2017 GMC Terrain Reviews

2017 Terrain New Car Test Drive

Introduction

Launched as a 2010 model, the GMC Terrain compact crossover SUV has not been redesigned since. Mechanically identical to the Chevrolet Equinox, 2017 GMC Terrain has adopted an even more masculine demeanor with the addition of a Nightfall edition. 

Sharp body lines and creased features make the boldly square-jawed Terrain stand out. Not everyone favors the rough-and-ready look, but its brash design definitely makes an impression, whereas many crossovers blend into each other. 

GMC Terrain offers a choice between a fuel-efficient four-cylinder engine that makes 180 horsepower, or a throaty 301-horsepower, 3.6-liter V6. Both engines mate with an adroit-shifting 6-speed automatic transmission, and both can have either front-drive or optional all-wheel drive. 

The direct-injected, 2.4-liter four-cylinder is a familiar GM workhorse of an engine, while the V6 is found in the far bigger GMC Acadia. With the abundant go-power of the V6, a Terrain can tow as much as 3,500 pounds, meaning light boats, snowmobiles, motorcycles. 

Earning good marks in both ride and handling, GMC Terrain competes against a host of compact crossovers, including the top-ranked, strong-selling Honda CR-V and Toyota RAV4. Apart from poor rearward visibility, the Terrain comes across as a viable contender, and the rearview camera that comes standard helps alleviate those obstacles to clear vision. Some blind spots are caused by the Terrain's fixed back-seat headrests, which cannot be folded down or removed. We recommend opting for rear parking sensors. 

On the safety front, the Insurance Institute for Highway Safety gave the Terrain Good scores in all crash-tests, including the difficult frontal small-overlap collision. As a result, it was named a Top Safety Pick. Meanwhile, the National Highway Traffic Safety Administration gave the Terrain a four-star overall crash-test rating, including four stars for frontal-impact protection and five stars for side-impact.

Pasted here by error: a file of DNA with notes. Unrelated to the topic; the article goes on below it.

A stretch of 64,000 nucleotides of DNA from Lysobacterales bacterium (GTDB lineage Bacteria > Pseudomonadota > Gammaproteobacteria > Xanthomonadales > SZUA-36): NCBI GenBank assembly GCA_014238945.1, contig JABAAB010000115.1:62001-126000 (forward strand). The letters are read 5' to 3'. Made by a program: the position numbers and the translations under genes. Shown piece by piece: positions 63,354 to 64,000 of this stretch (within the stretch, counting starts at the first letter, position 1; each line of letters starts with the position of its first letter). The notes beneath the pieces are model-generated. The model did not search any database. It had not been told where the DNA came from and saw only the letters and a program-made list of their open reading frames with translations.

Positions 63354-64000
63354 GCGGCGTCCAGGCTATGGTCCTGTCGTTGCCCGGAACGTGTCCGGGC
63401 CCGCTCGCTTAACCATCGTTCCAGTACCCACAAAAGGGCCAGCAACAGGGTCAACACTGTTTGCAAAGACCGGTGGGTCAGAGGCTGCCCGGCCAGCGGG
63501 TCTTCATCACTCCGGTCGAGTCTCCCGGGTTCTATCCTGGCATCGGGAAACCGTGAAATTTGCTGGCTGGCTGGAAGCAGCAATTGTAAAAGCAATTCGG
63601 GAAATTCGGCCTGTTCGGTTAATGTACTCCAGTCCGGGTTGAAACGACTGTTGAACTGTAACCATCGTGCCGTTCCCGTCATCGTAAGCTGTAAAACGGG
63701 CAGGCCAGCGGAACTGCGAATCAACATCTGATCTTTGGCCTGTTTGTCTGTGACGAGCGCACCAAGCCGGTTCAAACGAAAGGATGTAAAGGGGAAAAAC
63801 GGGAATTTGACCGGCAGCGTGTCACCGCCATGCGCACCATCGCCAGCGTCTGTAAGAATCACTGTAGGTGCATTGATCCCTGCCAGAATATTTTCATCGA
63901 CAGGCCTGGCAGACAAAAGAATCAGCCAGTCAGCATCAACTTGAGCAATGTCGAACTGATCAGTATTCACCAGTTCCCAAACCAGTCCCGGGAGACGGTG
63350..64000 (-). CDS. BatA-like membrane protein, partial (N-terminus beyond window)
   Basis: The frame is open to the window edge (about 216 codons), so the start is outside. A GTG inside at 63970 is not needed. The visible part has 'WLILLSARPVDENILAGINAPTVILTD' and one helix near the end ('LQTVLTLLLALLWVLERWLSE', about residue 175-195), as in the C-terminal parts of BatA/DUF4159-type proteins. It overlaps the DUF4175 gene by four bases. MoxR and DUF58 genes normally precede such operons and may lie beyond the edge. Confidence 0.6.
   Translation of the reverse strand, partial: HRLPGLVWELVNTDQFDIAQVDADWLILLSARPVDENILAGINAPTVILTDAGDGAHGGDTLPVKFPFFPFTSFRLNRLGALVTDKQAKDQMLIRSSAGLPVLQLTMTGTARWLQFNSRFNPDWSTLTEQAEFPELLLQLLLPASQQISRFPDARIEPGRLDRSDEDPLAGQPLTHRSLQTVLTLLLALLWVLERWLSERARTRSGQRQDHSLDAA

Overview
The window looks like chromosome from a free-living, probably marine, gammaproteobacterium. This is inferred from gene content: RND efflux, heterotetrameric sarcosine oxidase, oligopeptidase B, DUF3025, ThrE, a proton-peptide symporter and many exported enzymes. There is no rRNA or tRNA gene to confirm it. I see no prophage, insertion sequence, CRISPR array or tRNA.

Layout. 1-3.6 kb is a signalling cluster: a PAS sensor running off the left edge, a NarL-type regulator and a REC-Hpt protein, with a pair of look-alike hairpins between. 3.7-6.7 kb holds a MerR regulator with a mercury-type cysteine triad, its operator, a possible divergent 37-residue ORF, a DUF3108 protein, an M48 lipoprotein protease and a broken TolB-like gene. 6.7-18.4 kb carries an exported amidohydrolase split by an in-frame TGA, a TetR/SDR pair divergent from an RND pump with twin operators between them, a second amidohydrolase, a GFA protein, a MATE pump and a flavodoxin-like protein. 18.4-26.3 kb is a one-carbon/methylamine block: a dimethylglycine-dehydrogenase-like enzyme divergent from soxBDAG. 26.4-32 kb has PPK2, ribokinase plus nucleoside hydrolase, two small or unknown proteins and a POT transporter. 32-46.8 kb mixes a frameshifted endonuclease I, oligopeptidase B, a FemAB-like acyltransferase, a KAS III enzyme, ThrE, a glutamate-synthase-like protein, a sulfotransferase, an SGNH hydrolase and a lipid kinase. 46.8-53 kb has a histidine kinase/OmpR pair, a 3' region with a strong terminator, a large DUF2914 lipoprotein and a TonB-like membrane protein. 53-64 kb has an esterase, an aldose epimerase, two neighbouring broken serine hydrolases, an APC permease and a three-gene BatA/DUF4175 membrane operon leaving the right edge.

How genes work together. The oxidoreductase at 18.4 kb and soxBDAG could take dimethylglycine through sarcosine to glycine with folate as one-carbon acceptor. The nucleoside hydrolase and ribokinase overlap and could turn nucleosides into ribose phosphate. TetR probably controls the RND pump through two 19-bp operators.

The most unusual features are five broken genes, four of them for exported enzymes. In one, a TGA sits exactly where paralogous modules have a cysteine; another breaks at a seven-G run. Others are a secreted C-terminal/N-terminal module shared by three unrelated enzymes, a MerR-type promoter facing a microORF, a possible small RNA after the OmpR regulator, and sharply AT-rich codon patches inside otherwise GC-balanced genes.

Terrains can be equipped with some of the latest safety technology, including blind-spot monitoring with rear cross-traffic alert, lane-departure warning, and forward collision alert. 

Lineup

The 2017 GMC Terrain comes in SL, SLE-1, SLE-2, SLT, and Denali trim levels. Terrain SL ($24,995) has front-wheel drive, four-cylinder engine, fabric upholstery, remote keyless entry, tilt/telescoping steering column, rearview camera, Bluetooth connectivity, six-speaker audio, and 18-inch wheels. The 6-speaker touchscreen audio system has a CD player and USB port. Also standard is OnStar 4G LTE with a wi-fi hotspot. Terrain SLE-1 ($28,225) adds body-color heated power mirrors and satellite radio. Terrain SLE-2 ($29,725) adds automatic climate control, a power driver's seat, chrome luggage rails, GMC's IntelliLink 7.0-inch touchscreen, and Pioneer 8-speaker audio. 

GMC Terrain SLT ($31,845) gets perforated leather-appointed seating, heated front seats, remote start, and a chrome exterior appearance package. (All prices are MSRP and do not include destination charge. 

The GMC Terrain Nightfall edition package ($795) adds a charcoal grille with black accents and surround, black 18-inch wheels, black front/rear fascia accents, including black luggage rails. The Nightfall package is offered on Terrain SLE-2 and Terrain SLT models, with four body-color choices. 

GMC Terrain Denali ($35,200) features perforated leather-upholstered seats, softer-touch dashboard, woodgrain-trimmed steering wheel, chrome door handles and skid plates, and satin-metallic trim. Active-safety features include blind-zone monitoring with rear cross-traffic alert, forward collision alert, lane-departure warning, and rear park assist. 

All-wheel drive ($1,750) and V6 engine ($1,500) are available for most trim levels. Navigation and a rear-seat DVD entertainment system also are optional, as is the Open Road package. 

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